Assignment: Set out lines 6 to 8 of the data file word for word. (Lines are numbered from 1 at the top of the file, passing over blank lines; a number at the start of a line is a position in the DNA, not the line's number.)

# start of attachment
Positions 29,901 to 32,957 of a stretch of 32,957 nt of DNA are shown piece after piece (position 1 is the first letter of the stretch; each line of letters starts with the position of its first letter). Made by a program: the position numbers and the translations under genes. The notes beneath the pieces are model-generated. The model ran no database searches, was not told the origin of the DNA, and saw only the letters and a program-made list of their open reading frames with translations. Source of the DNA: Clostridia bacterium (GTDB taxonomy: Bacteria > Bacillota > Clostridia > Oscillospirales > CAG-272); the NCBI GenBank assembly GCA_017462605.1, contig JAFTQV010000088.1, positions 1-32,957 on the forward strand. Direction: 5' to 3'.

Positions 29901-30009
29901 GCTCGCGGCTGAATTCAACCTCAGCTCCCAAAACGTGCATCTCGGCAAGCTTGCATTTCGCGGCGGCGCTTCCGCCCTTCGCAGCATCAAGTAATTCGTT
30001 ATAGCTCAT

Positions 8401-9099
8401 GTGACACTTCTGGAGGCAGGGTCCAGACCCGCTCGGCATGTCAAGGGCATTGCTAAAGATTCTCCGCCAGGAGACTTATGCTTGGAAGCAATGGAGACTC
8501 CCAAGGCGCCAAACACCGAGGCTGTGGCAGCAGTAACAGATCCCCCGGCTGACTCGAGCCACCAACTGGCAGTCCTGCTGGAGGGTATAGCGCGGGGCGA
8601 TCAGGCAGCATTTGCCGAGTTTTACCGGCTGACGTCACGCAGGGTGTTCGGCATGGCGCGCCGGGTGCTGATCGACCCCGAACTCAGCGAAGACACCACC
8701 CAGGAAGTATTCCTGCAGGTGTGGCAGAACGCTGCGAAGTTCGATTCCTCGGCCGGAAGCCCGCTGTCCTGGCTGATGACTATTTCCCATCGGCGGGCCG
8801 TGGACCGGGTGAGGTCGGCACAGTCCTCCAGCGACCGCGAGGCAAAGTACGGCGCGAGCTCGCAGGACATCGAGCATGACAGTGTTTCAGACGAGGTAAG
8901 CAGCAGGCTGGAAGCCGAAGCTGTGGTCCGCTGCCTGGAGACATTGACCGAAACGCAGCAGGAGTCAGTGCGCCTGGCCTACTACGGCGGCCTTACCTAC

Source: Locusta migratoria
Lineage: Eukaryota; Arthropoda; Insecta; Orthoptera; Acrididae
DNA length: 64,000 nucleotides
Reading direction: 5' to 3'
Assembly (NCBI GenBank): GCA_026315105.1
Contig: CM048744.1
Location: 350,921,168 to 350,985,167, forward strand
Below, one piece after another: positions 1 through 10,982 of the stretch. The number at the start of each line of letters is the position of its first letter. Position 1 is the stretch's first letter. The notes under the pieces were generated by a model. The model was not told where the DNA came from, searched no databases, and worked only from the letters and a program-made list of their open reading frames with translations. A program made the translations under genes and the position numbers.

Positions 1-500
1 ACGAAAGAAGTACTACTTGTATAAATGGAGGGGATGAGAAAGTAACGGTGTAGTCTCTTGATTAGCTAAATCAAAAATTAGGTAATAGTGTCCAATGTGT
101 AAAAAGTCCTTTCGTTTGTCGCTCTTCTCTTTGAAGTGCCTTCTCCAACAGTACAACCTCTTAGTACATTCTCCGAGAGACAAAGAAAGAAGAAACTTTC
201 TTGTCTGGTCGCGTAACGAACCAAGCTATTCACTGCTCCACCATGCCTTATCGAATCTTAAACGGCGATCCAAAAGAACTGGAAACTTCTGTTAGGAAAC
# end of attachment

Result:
8401 GTGACACTTCTGGAGGCAGGGTCCAGACCCGCTCGGCATGTCAAGGGCATTGCTAAAGATTCTCCGCCAGGAGACTTATGCTTGGAAGCAATGGAGACTC
8501 CCAAGGCGCCAAACACCGAGGCTGTGGCAGCAGTAACAGATCCCCCGGCTGACTCGAGCCACCAACTGGCAGTCCTGCTGGAGGGTATAGCGCGGGGCGA
8601 TCAGGCAGCATTTGCCGAGTTTTACCGGCTGACGTCACGCAGGGTGTTCGGCATGGCGCGCCGGGTGCTGATCGACCCCGAACTCAGCGAAGACACCACC